The photograph above shows ants (Lasius niger) guarding aphids while the aphids suck sap from a rose bush. The aphids get too much sugar from the sap and excrete it (this liquid is called honeydew) and the ants lap it up; drinking some themselves, and taking the rest home for their nest mates and grubs. Ants were farmers millions of years before humans even existed.
The tip of every leaf was guarded by at least one ant, and other ants patrolled over the aphids, and up and down the stems. Any other insect, or even a camera strap would be nipped and squirted with formic acid. So the aphids are free to suck in peace and the ant gets a sugary reward. And the rose bush? Well it was quite a big bush and a short time later it had many fragrant blooms.
In temperate regions there is little visible ant activity during the winter. As the temperature rises sexuals - males and queens - are produced, and these have wings. Sexuals from different nests are released at the same time. The conditions at the time of release are usually warm, humid with still air and moist soil. This synchronous release from different nests prevents inbreeding. These mass flights of sexuals provide a good meal for birds, spiders and many other predators.
Once mating has taken place the males go off and die, and the queens search for a place to start a new nest. For Lasius niger, above, this could be under a stone or paving slab, or in soft soil near a wall. The queen digs a small chamber for herself, and that is it. She never emerges again, and will never see daylight again. She will lay a batch of sticky, white eggs, these will hatch into grubs that she will feed, then the grubs will pupate and then hatch as adults. It is these ants, her daughters, that will go out foraging and bring back food to the now very hungry queen and their sisters. As the queen will never fly again she has no need of wings, so bites or knocks them off. The photograph above shows a queen with one of her front wings missing. The flight muscles are no longer needed either, and these waste away proving the queen with energy to live until her daughters start bringing back food.
The photograph above shows Lasuis niger sexuals emerging on a sunny day in Greyfriars Kirkyard, Edinburgh. The males and queens fly off and mate. This is the only time the queen will mate, and the sperm she receives in this mating must last her a lifetime of egg laying, which may be more than 10 years.
Once her larvae have pupated and hatched out as sterile female workers they will take over all the nest duties, and forage for food, leaving the queen free to concentrate on her only duty now, which is egg laying. The first workers are usually smaller than normal size for the species.
This is the typical life cycle, but there are variations. In the more "primitive" species the queen may forage in the early stages of the nest. In other species colonies may bud off the main nest to become satellite colonies. Some species raid other nests for slave ants which they take before the slave has hatched into an adult.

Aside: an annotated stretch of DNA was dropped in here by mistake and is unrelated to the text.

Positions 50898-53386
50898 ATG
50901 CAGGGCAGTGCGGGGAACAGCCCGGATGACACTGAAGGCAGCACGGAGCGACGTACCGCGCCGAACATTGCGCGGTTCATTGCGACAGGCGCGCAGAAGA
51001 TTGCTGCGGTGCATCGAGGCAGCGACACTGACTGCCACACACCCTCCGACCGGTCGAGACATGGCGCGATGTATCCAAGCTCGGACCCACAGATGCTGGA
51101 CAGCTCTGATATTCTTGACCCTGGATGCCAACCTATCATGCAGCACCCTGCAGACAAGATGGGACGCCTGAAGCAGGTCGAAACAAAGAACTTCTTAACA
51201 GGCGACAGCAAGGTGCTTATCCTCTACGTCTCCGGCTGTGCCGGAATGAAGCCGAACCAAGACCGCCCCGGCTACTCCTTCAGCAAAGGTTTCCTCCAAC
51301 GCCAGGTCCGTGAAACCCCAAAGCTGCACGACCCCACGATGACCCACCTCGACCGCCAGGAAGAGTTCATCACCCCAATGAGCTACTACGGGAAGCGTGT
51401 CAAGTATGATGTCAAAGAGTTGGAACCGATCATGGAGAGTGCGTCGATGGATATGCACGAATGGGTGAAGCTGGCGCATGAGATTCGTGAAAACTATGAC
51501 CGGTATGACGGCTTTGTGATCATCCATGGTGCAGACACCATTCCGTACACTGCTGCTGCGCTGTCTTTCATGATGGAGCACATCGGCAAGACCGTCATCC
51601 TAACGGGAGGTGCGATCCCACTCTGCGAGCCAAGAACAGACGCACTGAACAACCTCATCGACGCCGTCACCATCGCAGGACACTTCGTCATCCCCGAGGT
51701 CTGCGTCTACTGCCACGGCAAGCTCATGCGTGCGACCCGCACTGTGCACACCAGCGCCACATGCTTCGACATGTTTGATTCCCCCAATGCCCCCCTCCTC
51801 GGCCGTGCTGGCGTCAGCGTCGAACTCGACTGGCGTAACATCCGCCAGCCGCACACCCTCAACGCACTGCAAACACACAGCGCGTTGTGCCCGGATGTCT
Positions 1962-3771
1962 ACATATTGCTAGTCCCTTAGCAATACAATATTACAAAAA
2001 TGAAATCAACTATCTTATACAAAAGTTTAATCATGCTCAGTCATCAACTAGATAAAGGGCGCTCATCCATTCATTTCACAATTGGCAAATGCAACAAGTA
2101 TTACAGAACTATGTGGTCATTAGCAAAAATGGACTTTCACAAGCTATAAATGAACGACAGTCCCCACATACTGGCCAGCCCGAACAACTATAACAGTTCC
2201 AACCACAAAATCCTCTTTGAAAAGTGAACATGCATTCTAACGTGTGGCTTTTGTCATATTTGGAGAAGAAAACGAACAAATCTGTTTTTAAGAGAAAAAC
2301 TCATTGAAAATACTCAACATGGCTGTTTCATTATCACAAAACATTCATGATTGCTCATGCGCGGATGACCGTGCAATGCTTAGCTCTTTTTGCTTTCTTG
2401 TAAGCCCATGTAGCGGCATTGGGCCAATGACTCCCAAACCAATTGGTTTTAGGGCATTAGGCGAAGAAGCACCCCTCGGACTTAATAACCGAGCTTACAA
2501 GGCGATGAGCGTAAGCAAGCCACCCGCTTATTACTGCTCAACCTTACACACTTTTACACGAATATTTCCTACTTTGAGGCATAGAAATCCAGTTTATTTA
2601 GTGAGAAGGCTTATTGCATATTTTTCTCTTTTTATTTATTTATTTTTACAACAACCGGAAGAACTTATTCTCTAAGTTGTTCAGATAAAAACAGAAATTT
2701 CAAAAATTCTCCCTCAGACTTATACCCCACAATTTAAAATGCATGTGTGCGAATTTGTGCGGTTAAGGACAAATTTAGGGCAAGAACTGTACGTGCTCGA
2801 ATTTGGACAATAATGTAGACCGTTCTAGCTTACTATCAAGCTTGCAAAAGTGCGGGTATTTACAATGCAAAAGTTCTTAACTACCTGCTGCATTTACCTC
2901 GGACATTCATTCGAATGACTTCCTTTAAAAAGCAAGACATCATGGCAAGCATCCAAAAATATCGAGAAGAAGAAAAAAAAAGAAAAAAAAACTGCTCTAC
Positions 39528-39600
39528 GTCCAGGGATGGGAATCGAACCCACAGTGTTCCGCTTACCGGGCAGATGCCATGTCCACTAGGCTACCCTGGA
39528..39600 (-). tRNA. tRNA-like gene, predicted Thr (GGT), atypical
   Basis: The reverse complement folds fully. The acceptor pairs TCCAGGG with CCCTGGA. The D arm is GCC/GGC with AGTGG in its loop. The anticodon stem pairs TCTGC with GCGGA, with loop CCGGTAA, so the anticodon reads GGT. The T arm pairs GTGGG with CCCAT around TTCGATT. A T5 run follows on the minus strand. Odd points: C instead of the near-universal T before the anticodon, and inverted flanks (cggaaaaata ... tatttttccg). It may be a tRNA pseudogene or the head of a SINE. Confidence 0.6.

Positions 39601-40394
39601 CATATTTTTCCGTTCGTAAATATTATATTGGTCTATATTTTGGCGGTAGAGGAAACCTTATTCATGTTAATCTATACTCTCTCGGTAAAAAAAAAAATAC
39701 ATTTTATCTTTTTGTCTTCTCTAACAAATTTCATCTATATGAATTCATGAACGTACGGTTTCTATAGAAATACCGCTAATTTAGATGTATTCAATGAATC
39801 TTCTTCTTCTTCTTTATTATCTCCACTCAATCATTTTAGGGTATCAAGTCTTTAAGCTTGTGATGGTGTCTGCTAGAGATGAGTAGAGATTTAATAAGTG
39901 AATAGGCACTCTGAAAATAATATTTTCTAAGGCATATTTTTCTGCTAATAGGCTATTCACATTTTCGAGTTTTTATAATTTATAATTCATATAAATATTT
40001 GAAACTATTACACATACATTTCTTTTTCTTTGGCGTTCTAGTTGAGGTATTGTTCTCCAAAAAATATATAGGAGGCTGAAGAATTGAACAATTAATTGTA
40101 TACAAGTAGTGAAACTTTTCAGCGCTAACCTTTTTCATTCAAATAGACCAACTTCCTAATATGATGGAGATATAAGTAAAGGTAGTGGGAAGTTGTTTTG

The photograph above shows the pupae of Lasius niger. The grid is 5 mm. Ant pupae are often sold dried as fish food and called ants eggs.
Communication is mainly done by chemicals called pheromones. There are chemical trails to food sources, trails during exploration, and chemical alarm warnings.
The chemicals are produced in various glands, e. g. cloacal, Dufor's, poison, rectal, and tibial. Grooming and trophallaxis (liquid food exchange) also spread chemicals of recognition and queen condition throughout the colony.
ant has made herself illustrious
Through constant industry industrious.
Would you be calm and placid
If you were full of formic acid?
A ant, right trig and clean,
Came ae day whiding o'er the green,
Where, to advance her pride, she saw
A caterpillar moving slaw.
"Good-e'en t' ye, Mistress Ant," said he,
"How's a' at hame, I'm blyth to s' ye."
The sawcy ant view'd him with scorn,
Nor wad civilities return.
But, gecking up her head, quoth she:
"Poor animal, I pity thee,
Wha scarce can claim to be a creature,
But some experiment of nature,
Whase silly shape displeas'd her eye,
And thus unfinished was flung by.
For me, I'm made with better grace,
With active limbs, and lively face;
And cleverly can move with ease
Frae place to place where e'er I please.
Can foot a minuet or jig,
And snoov't like ony whirly-gig.
Which gars my Jo aft grip my hand
'Till his heart pitty pattys, and --"
But laigh my qualities I bring,
To stand up clashing with a thing,
A creeping thing, the like of thee,
Not worthy of a farewell t' ye."
The airy ant syne turn'd awa,
And left him with a proud gaffa.
The caterpillar was struck dumb,
And never answer'd her a mum.
The humble reptile fand some pain
Thus to be banter'd with disdain.
BUT tent neist time the ant came by
The worm was grown a butterfly.
Transparent were his wings and fair,
Which bare him flightering throw the air.
Upon a flower he stapt his flight
And, thinking on his former slight,
Thus to the ant himself addrest:
"Pray, madam, will ye please to rest,
And notice what I now advise.
Inferiors ne'er too much despise,
For fortune may gi'e sic a turn,
To raise aboon ye what ye scorn.
For instance, now I spread my wing
In air, while you're a creeping thing."